3
  • Who the hell could make grass grow?

    2
    3
  • She withdrew the grass from her pocket and held it out as a peace offering, uncertain how to take his mood.

    2
    3
  • A light wind whispered across the grass and a cloud drifted over, blocking the sun from her face.

    2
    3
  • The old Apple tree spread a blanket of shade in the grass beside the pond.

    2
    3
  • Like pieces of white glitter, frost winked back at the sun from the grass and the top of the old farmhouse.

    2
    3
  • Wooden birds fluttered among the trees and wooden cows were browsing upon the wooden grass; but the most amazing things of all were the wooden people--the creatures known as Gargoyles.

    2
    3
  • They'll die down there in the grass, said the third lawyer, whose name I forget.

    2
    3
  • On land only the grass and trees wave, but the water itself is rippled by the wind.

    2
    3
  • The birches with their sticky green leaves were motionless, and lilac-colored flowers and the first blades of green grass were pushing up and lifting last year's leaves.

    2
    3
  • "With young Count Peter, by the Zharov rank grass," answered Simon, smiling.

    2
    3
  • Grass had already begun to grow on the garden paths, and horses and calves were straying in the English park.

    2
    3
  • Sofia followed and dropped into the grass beside Traci.

    2
    4
  • That Kiera would have her ocean, sky, and grass on the new planet?

    2
    4
  • They have green grass, oceans, and blue sky just like us.

    2
    4
  • The latter prey on the various kinds of antelopes which swarm on the grass lands.

    1
    0
  • Grass tickled her feet as she stayed in place too long.

    1
    1
  • Long before I learned to do a sum in arithmetic or describe the shape of the earth, Miss Sullivan had taught me to find beauty in the fragrant woods, in every blade of grass, and in the curves and dimples of my baby sister's hand.

    1
    1
  • We would talk about the birds and flowers and grass and Jumbo and Pearl.

    1
    1
  • The grass was as green as though it was springtime, and the golden ears of corn gathered together in heaps in the great fields looked very pretty.

    1
    1
  • From the cave we have advanced to roofs of palm leaves, of bark and boughs, of linen woven and stretched, of grass and straw, of boards and shingles, of stones and tiles.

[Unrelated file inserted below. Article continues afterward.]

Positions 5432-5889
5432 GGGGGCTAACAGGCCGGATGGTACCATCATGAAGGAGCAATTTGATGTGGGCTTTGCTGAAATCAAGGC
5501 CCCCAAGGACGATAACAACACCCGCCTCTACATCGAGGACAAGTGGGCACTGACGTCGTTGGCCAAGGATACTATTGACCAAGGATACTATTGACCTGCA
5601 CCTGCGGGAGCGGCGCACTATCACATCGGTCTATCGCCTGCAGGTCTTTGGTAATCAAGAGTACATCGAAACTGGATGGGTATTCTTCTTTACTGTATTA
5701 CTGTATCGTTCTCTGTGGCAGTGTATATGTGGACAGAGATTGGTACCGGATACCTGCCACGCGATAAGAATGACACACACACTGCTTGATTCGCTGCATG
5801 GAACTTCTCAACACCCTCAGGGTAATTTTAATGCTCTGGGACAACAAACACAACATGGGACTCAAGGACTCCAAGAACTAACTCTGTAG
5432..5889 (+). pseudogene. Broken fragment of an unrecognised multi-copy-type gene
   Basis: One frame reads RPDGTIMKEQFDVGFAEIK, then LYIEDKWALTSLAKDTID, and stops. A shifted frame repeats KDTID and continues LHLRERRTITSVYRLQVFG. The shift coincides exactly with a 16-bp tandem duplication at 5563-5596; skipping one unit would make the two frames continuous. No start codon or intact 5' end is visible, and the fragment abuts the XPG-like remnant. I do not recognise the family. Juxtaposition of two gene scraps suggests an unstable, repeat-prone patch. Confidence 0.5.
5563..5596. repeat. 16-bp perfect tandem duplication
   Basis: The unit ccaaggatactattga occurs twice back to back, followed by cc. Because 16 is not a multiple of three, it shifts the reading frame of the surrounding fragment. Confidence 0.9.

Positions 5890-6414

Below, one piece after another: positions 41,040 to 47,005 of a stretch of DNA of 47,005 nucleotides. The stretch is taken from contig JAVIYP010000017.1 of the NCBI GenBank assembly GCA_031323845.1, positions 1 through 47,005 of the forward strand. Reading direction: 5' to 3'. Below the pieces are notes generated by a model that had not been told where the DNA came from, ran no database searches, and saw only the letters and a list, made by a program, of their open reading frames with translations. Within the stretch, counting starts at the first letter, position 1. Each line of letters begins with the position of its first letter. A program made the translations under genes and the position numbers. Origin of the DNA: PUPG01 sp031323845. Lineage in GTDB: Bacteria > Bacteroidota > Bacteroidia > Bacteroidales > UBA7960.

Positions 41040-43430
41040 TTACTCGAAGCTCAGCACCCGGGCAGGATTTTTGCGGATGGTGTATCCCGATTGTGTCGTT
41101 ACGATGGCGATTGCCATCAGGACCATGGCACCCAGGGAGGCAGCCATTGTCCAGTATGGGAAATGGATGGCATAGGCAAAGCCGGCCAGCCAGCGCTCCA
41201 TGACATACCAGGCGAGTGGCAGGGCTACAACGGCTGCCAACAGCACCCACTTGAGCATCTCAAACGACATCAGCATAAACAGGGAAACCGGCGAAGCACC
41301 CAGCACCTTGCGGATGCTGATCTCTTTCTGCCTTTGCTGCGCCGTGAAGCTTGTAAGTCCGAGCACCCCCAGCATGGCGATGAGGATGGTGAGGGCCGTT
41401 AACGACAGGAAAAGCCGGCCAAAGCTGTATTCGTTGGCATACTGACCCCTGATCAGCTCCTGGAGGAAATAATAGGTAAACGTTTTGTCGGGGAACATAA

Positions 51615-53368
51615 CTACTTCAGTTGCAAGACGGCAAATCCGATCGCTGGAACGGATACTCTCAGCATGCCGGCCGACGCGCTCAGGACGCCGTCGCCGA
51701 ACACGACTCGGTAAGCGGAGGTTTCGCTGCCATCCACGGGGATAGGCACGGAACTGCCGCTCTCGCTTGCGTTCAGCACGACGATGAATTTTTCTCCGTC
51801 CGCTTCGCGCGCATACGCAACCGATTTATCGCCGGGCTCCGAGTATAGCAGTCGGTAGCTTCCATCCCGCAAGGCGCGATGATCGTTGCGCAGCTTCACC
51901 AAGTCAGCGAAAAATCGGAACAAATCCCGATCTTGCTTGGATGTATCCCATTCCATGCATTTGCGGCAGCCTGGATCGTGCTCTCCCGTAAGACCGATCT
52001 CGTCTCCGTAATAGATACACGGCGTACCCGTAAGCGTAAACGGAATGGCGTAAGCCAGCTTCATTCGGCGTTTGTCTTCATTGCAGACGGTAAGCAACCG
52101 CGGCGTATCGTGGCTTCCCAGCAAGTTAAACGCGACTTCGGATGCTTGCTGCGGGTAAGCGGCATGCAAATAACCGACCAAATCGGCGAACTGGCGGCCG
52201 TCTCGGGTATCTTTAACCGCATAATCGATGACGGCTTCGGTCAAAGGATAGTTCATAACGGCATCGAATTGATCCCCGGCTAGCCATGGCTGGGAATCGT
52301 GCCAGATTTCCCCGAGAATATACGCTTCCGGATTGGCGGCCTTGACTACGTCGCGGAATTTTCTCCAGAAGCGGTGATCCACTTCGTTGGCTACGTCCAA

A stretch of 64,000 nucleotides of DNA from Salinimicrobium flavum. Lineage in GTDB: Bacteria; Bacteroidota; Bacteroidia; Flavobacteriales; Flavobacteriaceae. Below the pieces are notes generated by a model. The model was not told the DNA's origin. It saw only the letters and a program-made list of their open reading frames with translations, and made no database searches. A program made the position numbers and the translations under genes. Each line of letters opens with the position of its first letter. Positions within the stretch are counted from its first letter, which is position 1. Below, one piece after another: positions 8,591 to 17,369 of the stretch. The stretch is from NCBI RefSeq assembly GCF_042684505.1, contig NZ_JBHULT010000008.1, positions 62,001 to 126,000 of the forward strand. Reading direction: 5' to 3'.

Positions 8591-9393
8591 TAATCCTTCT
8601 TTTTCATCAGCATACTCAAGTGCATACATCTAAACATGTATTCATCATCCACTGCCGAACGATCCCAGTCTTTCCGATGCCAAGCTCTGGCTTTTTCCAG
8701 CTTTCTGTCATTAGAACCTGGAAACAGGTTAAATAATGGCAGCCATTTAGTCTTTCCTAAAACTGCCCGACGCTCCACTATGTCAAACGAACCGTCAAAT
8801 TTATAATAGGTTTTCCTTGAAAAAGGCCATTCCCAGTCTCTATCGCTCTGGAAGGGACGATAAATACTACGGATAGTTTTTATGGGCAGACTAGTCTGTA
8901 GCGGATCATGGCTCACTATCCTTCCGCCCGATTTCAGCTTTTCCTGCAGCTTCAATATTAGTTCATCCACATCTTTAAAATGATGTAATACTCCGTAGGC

1
    1
  • By the side of the path, on the dusty dry grass, all sorts of household goods lay in a heap: featherbeds, a samovar, icons, and trunks.

    1
    1
  • She shifted with a grimace and looked down at the brush of grass against her hands.

    1
    2
  • Furious, she threw them and turned to find two of the beings kneeling by the grass, touching them.

    1
    2
  • She walked through the grass with her head down.

    1
    2
  • He plucked a long piece of grass and stuck it in his mouth, gazing reflectively at the wild hills.

    1
    2
  • He pulled the grass from his mouth and studied the end.

    1
    2
  • The little man felt carefully in his pocket and pulled out the tiny piglets, setting them upon the grass one by one, where they ran around and nibbled the tender blades.

    1
    2
  • As we hastened through the long grass toward the hammock, the grasshoppers swarmed about us and fastened themselves on our clothes, and I remember that my teacher insisted upon picking them all off before we sat down, which seemed to me an unnecessary waste of time.

    1
    2
  • Robert and I will run and jump and hop and dance and swing and talk about birds and flowers and trees and grass and Jumbo and Pearl will go with us.

    1
    2
  • The cow loves to eat grass as well as girl does bread and butter and milk.

    1
    2
  • Once it chanced that I stood in the very abutment of a rainbow's arch, which filled the lower stratum of the atmosphere, tinging the grass and leaves around, and dazzling me as if I looked through colored crystal.

    1
    2
  • I think that I may warrant you one worm to every three sods you turn up, if you look well in among the roots of the grass, as if you were weeding.

    1
    2
  • Sometimes the well dent is visible, where once a spring oozed; now dry and tearless grass; or it was covered deep--not to be discovered till some late day--with a flat stone under the sod, when the last of the race departed.

    1
    2
  • That curly grass which always grows by country roadsides became clearly visible, still wet with the night's rain; the drooping branches of the birches, also wet, swayed in the wind and flung down bright drops of water to one side.

    1
    2
  • She returned to the garden and sat down on the grass at the foot of the slope by the pond, where no one could see her.

    1
    2
  • When he had ascended the hill and reached the little village street, he saw for the first time peasant militiamen in their white shirts and with crosses on their caps, who, talking and laughing loudly, animated and perspiring, were at work on a huge knoll overgrown with grass to the right of the road.

    1
    2
  • I love life--I love this grass, this earth, this air....

    1
    2
  • She did not know and would not have believed it, but beneath the layer of slime that covered her soul and seemed to her impenetrable, delicate young shoots of grass were already sprouting, which taking root would so cover with their living verdure the grief that weighed her down that it would soon no longer be seen or noticed.

    1
    2
  • A single gentle rain makes the grass many shades greener.

    1
    3
  • Even the bison, to some extent, keeps pace with the seasons cropping the pastures of the Colorado only till a greener and sweeter grass awaits him by the Yellowstone.

    1
    4
  • Prince Andrew lay on his chest with his face in the grass, breathing heavily and noisily.

    1
    4
  • At the dressing stations the grass and earth were soaked with blood for a space of some three acres around.